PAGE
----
Posted 3rd February 2015 | 3 Comments

Landslip line will stay closed 'for several weeks'

THE Chiltern main line through Warwickshire will remain closed by a large landslip 'for several weeks', Network Rail has warned.

The slip occurred between Banbury and Leamington Spa at 14.30 on Saturday afternoon, when a slip 150m long left 350,000 tonnes of soil and rock in a dangerously unstable position.

Network Rail said the slip is still moving, and its engineers have been assessing the scale of the problem. Remote sensing techniques are being used to monitor the landslide and Network Rail added that remedial works will begin as soon as it is safe to do so.

The site had already posed some problems a year ago, and ground water in the area is known to be a factor.

NR chief executive Mark Carne said: "This is a massive incident and I am making sure we have all the resources we need to tackle this problem. Our safety precautions ensured the railway was shut before there was any risk to passengers. Looking forward, our focus is on making sure the site is safe before our engineers move any of the affected earthworks.

“We know just how important this key route between Birmingham and London is, for both passengers and freight. This is a very deep cutting built back in Brunel's days which we have been repairing for some time. I can assure passengers whose journeys are being disrupted that we will do our utmost to restore their services as soon as possible. However, it may take several weeks to stabilise it before we can start some services."

Network Rail said it would be working closely with the train operators on alternative services, and would be able to give a clearer idea on timings within the next two weeks. "We will provide further updates as our investigation and recovery work progresses," it added.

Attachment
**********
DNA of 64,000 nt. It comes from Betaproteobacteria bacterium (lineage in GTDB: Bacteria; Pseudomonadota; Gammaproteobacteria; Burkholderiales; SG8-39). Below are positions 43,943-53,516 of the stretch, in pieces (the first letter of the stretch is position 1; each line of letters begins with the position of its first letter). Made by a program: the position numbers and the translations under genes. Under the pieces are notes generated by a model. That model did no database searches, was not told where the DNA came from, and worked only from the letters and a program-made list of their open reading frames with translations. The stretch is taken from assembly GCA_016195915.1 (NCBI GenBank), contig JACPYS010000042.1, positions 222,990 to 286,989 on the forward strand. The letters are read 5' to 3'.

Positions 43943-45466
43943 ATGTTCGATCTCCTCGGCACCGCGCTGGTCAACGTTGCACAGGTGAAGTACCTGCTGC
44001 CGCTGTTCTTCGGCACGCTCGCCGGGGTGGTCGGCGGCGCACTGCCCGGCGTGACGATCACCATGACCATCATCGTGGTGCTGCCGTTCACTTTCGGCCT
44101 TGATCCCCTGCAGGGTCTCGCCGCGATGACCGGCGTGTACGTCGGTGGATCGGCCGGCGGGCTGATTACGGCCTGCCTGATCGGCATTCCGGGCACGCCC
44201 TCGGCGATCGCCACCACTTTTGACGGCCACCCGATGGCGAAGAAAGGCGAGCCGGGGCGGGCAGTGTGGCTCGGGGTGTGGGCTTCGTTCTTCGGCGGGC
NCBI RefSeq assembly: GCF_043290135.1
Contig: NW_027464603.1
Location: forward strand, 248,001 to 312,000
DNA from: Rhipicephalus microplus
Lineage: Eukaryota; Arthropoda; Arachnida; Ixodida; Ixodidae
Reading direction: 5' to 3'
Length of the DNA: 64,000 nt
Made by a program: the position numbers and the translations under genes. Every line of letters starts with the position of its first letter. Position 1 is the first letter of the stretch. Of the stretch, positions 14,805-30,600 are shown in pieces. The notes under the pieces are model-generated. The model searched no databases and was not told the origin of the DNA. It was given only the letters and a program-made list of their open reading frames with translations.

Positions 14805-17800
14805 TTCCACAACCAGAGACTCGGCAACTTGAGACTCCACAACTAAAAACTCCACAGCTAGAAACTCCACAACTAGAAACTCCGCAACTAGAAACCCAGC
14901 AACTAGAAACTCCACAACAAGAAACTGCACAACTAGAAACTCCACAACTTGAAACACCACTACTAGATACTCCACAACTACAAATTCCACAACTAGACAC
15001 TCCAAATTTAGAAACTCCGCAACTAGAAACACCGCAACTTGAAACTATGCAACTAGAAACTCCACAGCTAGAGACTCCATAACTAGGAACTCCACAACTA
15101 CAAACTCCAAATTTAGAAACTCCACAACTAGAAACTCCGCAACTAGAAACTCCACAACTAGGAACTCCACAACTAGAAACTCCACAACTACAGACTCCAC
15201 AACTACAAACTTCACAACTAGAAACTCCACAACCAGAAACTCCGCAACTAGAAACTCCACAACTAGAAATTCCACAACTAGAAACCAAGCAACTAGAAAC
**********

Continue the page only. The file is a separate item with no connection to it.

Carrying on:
Replacement buses are running between Leamington Spa and Banbury and revised train timetables apply between Banbury and London Marylebone, Birmingham Moor Street, Leamington Spa and Stratford upon Avon.

Reader Comments:

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  • jak jaye, sutton coldfield

    Yet another example of NotWork Fail's misguided practice of felling every tree in sight just to save a few leaves falling on tracks,doesn't anyone realise that trees actually prevent earth slips e.g. i live beneath a railway embankment and all the tress were chopped down result? yep first heavy rain fall the embankment ended up in my garden.And Andrew Clarke is spot on.

  • Andrew Clarke, Birmingham

    The irony is that had Network Rail taken the initiative to fully upgrade the Cotswold Line to double track, rather than stop-gap measures of short double track sections, this route would have served as a diversionary route for CrossCountry trains to and from Birmingham New Street. Also, a few gauge enhancements would have allowed container traffic to be diverted this way, rather than exhausting train paths on an already busy WCML for several weeks. Alas, Chiltern's services would not experience the benefits of this diversionary route so well done to the TOC for handling the current situation with the limited resources available either side of the landslip.

  • Tony Pearce, Reading

    We've been here before last year with several Landslips - and most of them took months to get back. But under-lying this latest incident maybe an upward trend in many parts of the UK because of increased Rainfall ? And if so can it be predicted where the next slip may occur.